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Porcupine Tree - Stupid Dream CD (album) cover


Porcupine Tree


Heavy Prog

4.00 | 1517 ratings

From, the ultimate progressive rock music website

4 stars Modern Classic. That's what I like to see, or should I say, hear.

Here's an in-depth of this excellent CD:

Even Less is a nice way to start it. (It's also currently up on the player for you to listen to right now) It's a slow sort of pop ballad in which lyrics suggest themes of equality and others. The lyrics are top notch throughout the album.

Piano Lessons is a tongue in cheek poppy song, which really catchy and probably the most instantly recognisable songs on the album.

Stupid Dream is simply a bridge joining the last song with the next one.

Pure Narcotic is similar to Piano Lessons, and it seems like the bridge of the last track sort of makes them like one song, even though the lyrics are completely different. It's probably not intended to seem like that, but nevertheless it sounds pretty cool. Very catchy.

Slave Called Shiver is a slightly more upbeat song, which continues the catchy pop feel of the album. It's excellent.Sounds quite like Halo from their latest album, Deadwing.

Don't Hate Me is the longest song on the album, but just because this is the case doesn't mean it's prog. It's just a long song, with a minor tone. The chorus is the highlight of this one.

This Is No Rehearsal is a cool little song with some nice awkward drumming. It's still some of their most poppy stuff yet. Think "The Sound Of Muzak" from In Absentia, they're quite similar to each other.

Baby Dream In Cellephaneis a minor sounding song. It's probably the weakest song on the record, and the most boring one. The only weaker link in the chain, although it still stands alone in its own right as a good song.

Stranger By The Minute has got another catchy chorus, and it's got a cool solo at the end.

A Smart Kid is another sort of "depressive pop song" from the album. It's god a cool little metaphor story in the lyrics.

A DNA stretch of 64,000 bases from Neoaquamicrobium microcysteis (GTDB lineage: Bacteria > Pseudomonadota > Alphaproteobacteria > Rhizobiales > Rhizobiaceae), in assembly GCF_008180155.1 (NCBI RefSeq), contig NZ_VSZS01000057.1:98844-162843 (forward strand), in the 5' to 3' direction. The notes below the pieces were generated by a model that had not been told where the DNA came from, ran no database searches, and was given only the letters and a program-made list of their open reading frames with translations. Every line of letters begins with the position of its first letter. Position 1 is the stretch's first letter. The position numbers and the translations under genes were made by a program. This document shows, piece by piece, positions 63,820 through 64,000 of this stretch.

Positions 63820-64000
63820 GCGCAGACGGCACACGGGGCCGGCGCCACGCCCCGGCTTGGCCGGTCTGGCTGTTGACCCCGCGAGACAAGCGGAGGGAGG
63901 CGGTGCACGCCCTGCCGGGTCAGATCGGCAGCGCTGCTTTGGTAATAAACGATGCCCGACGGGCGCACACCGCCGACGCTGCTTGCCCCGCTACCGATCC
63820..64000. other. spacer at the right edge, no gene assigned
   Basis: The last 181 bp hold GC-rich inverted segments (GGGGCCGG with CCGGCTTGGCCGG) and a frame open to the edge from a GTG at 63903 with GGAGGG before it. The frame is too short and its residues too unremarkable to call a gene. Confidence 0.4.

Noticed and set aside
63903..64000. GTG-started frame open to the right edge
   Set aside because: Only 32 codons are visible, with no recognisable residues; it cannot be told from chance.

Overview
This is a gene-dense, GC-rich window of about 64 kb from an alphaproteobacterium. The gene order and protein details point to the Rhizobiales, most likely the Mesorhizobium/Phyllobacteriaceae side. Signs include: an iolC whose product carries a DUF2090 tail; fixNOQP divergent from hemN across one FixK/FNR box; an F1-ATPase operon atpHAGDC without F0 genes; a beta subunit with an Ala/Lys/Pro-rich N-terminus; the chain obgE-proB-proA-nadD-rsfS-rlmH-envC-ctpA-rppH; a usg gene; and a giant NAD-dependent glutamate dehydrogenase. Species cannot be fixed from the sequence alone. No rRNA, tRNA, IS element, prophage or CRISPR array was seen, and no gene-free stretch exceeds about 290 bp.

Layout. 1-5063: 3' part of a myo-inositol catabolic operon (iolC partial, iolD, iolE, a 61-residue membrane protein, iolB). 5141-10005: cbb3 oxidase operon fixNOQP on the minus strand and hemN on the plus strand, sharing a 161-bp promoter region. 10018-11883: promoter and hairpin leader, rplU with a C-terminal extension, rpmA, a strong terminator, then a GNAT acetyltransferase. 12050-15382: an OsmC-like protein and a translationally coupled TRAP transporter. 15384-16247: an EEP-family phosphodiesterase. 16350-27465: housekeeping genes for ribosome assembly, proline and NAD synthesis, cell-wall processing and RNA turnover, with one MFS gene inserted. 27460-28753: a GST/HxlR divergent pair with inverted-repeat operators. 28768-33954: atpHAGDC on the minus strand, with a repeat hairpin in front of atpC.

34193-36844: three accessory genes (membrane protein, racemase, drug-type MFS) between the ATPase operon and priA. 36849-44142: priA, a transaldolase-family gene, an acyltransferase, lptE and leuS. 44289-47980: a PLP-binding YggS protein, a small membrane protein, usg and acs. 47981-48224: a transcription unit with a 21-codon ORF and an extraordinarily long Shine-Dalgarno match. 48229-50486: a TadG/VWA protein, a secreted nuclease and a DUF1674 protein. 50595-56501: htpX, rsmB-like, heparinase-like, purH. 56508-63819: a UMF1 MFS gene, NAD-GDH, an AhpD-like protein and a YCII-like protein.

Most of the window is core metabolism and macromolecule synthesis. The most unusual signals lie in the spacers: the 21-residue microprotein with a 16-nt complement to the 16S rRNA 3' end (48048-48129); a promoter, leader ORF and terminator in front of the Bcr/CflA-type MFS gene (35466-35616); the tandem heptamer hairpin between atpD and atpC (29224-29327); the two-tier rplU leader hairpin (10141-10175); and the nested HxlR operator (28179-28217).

Tinto Brass is one of their cool inrtumentals. It's the heaviest song on the album, and is pretty chaotic. Very, very cool.

Stop Swimming is a bleak outro, but a nice little way to end the album.

Overall, this is a really impressive album, and one of PT's strongest. It's their poppiest one to date, and probably the most mainstream sounding, though all the songs have their extremely credible production values and layering to make them stand out on their own right. If you get it' the version you'll end up with will probably be the rereleased version which came out this year. This is an even better reason to own the albu, as you get a bonus DVD with the whole album in DVD-A format (you can buy Deadwing on DVD- A full price!) and the video for Piano Lessons, which is pretty funny. It's also got the lyrics on the DVD along with some extras, like photos.

A really good purchase, and it's a good starting point with the band. It's not prog, like a lot of PT stuff (excluding Voyage 34 and The Sky Moves Sideways, which are extremely Floyd inspired and influenced) but it's a really good "thinking out of the box" pop-rock album. If you want their Prog stuff, try TSMS first, then V34.

But if you just want a really good catchy album that'll dominate your stereo for a while, go for this. Anyone could instantly like it.

ProgStage | 4/5 |


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